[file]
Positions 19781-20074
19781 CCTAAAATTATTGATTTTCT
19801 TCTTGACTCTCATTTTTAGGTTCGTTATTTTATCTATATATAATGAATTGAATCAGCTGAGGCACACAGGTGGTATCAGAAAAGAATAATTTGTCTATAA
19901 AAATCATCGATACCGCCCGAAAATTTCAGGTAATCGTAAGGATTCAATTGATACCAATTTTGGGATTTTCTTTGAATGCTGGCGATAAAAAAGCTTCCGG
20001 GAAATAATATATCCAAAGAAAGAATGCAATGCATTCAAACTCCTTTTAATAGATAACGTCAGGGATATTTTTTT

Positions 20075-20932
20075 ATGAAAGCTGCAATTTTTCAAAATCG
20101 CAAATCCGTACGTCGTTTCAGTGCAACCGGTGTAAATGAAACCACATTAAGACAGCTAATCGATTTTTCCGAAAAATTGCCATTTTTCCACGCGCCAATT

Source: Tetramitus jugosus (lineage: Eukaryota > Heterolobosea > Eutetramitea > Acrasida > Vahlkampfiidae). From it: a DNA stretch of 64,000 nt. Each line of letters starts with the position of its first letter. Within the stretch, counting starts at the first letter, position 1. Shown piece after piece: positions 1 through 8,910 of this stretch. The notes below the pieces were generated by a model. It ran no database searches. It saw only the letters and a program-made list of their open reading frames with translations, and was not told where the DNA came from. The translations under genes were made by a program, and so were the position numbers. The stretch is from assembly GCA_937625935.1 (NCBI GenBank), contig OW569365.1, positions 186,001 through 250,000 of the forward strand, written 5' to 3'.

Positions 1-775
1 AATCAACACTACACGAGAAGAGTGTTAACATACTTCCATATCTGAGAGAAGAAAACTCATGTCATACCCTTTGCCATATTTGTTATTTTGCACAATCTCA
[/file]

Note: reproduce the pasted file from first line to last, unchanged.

Positions 19781-20074
19781 CCTAAAATTATTGATTTTCT
19801 TCTTGACTCTCATTTTTAGGTTCGTTATTTTATCTATATATAATGAATTGAATCAGCTGAGGCACACAGGTGGTATCAGAAAAGAATAATTTGTCTATAA
19901 AAATCATCGATACCGCCCGAAAATTTCAGGTAATCGTAAGGATTCAATTGATACCAATTTTGGGATTTTCTTTGAATGCTGGCGATAAAAAAGCTTCCGG
20001 GAAATAATATATCCAAAGAAAGAATGCAATGCATTCAAACTCCTTTTAATAGATAACGTCAGGGATATTTTTTT

Positions 20075-20932
20075 ATGAAAGCTGCAATTTTTCAAAATCG
20101 CAAATCCGTACGTCGTTTCAGTGCAACCGGTGTAAATGAAACCACATTAAGACAGCTAATCGATTTTTCCGAAAAATTGCCATTTTTCCACGCGCCAATT

Source: Tetramitus jugosus (lineage: Eukaryota > Heterolobosea > Eutetramitea > Acrasida > Vahlkampfiidae). From it: a DNA stretch of 64,000 nt. Each line of letters starts with the position of its first letter. Within the stretch, counting starts at the first letter, position 1. Shown piece after piece: positions 1 through 8,910 of this stretch. The notes below the pieces were generated by a model. It ran no database searches. It saw only the letters and a program-made list of their open reading frames with translations, and was not told where the DNA came from. The translations under genes were made by a program, and so were the position numbers. The stretch is from assembly GCA_937625935.1 (NCBI GenBank), contig OW569365.1, positions 186,001 through 250,000 of the forward strand, written 5' to 3'.

Positions 1-775
1 AATCAACACTACACGAGAAGAGTGTTAACATACTTCCATATCTGAGAGAAGAAAACTCATGTCATACCCTTTGCCATATTTGTTATTTTGCACAATCTCA